Twenty-one Lexington Firefighters and 20 Louisville Firefighters returned September 24th from a 2 week deployment to Hurricane Katrina ravaged Mississippi. The crews spent their deployment manning fire stations in Jackson County, Mississippi while firefighers there tended to their own losses from the storm. Lexington crews manned stations in the City of Pascagoula, Moss Point, Three Rivers, Forts Lake, and Escatawpa. Louisville firefighters spent their deployment manning stations in Ocean Springs, Fort Bayou, Gautier, Vancleave, and others. Jackson County is located on the Gulf Coast, about 20 miles from Biloxi. The crews responded to numerous medical aid runs, several working fires in Ocean Springs and Moss Point and a shrimp boat fire in Fort Bayou all while assisting local firefighters and the communites with their storm losses. Lexington crews reported that many of the fire stations they were working out of had received heavy damage from the storm.
    Always a day late and a dollar short!

    Hillbilly Irish!

  15. #35
    FIREMAN 1st GRADE E40FDNYL35's Avatar
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    October 14, 2005- The FDNY should train disaster response teams in other cities, given its stellar performance in hurricane-battered New Orleans, says Rep. Peter King."The FDNY asserted themselves in a positive way and did take control," said King, (R-L.I.), chairman of the Homeland Security Committee.He said the department's special disaster teams' performance set a nationwide standard for managing urban catastrophes, and he plans to call several FDNY chiefs to testify at congressional hearings into the federal response to Hurricane Katrina.
    King and John Schulte, disaster and emergency operations specialist for the U.S. Forest Service, want the FDNY to train other major cities' firefighters.Schulte said the FDNY teams have an expertise in urban firefighting and haz-mat emergencies that his wildland fire teams lack."If we get asked to go to a major bio-chem event, we'll be looking to bring New York in to help us because they have bio-chem specialists," he said.
    The FDNY's special disaster teams were first activated last summer in the management of thousands of firefighters battling Western blazes.
    They were called up again when Hurricane Katrina struck. The last of the FDNY teams left the flooded city yesterday. "They did an outstanding job. They commanded things in New Orleans," Schulte said.
    King has met with several top FDNY commanders, including Chief of Department Peter Hayden and Deputy Chief Bob Maynes, the training coordinator for the Incident Management Teams who spent two weeks in New Orleans."The FDNY teams were ready to go ... but were not deployed for another four or five days after," King said. "The city could have burned down, there was a real danger there."The chiefs told him there was not enough police protection on fire runs, no one with authority to purchase equipment for them, and little food, water or power."The good, the bad and the ugly will come out at the hearings," King said. "The positive story should get out of what did go right down there. These guys did a terrific job."
    ALL GAVE SOME BUT SOME GAVE ALL
    NEVER FORGET 9-11-01
    343
    CAPT. Frank Callahan Ladder 35 *
    LT. John Ginley Engine 40
    FF. Bruce Gary Engine 40
    FF. Jimmy Giberson Ladder 35
    FF. Michael Otten Ladder 35 *
    FF. Steve Mercado Engine 40 *
    FF. Kevin Bracken Engine 40 *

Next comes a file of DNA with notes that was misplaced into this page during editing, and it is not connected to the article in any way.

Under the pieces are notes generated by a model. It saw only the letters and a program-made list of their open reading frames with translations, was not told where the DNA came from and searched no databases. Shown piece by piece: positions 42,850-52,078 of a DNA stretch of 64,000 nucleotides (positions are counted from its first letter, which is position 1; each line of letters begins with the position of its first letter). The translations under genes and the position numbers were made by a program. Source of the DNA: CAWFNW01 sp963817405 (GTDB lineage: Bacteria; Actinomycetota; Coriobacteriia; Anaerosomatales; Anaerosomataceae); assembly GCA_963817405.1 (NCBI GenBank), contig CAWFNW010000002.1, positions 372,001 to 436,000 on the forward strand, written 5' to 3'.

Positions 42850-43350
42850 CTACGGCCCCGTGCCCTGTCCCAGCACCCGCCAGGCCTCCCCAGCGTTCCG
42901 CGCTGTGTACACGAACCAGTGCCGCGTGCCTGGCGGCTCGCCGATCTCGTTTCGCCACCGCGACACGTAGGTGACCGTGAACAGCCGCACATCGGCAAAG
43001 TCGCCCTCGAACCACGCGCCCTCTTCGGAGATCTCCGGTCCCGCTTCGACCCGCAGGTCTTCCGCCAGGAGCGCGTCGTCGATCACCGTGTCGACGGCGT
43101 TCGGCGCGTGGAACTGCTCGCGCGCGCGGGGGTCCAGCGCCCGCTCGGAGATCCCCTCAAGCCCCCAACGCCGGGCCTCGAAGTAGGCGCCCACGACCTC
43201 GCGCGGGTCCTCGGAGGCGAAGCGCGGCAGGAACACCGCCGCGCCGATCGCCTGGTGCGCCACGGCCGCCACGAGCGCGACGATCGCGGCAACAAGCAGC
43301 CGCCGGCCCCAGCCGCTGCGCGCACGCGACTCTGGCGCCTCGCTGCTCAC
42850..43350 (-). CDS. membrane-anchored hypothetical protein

FF. Vincent Morello Ladder 35
    FF. Michael Roberts Ladder 35 *
    FF. Michael Lynch Engine 40
    FF. Michael Dauria Engine 40

    Charleston 9
    "If my job was easy a cop would be doing it."
    *******************CLICK HERE*****************

  16. #36
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    Smile

    My company, ETMC/EMS sent 5 ambulances. We got our ok to go on Tuesday, August 30 at about midnight and left early on Wednesday. We had some at the Causeway, some doing transfers from PMAC at LSU and some at the airport. We were there until Friday Sept. 2. We actually had to deploy ourselves for the most part since there were too many people in the EOC arguing over where to send the different units. the unit I was on spent the first full day on the Causeway, and the second was at the Causeway and then we helped evacuate a hospital in Gretna. The second "wave" of employees was increased to 10 ambulances and we sent a third "wave" to relieve them. In all we sent employees there over a two week period. The first ones slept in the unit and ate MRE's, and second and third slept dorm rooms and ate regular food. Our first day we were sent at about 11am and got back to Baton Rouge at 2am. Got up at 5am, were back on the Causeway at about 730am, and worked again until 3am. Got up at 6am on Friday and were told that our replacements would be there shortly after noon.

    Ed
    I.A.C.O.J.-Member

    "The only difference between genius and stupidity is that genius has limits".-Albert Einstien

    "If opportunity doesn't knock, build a door"-Milton Berle

  17. #37
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    It's hard work but rewarding in ways other than a paycheck.
    My area has sent people,mostly from the local ambulance service and firefighters have been down that way with their employers that have business relations in the area to rebuild utilities and the like.
    A cousin is on his way from Alabama to assist with the additional body recoveries(brrrr-you can have that)and he would have brought more people to help if it wasn't for the ones that asked"How much will it pay?".Those that asked"What needs doing?"got the nod to go.
    Like another poster said,it's not so y'all can be the heroes,but so the jobs that need doing will get done.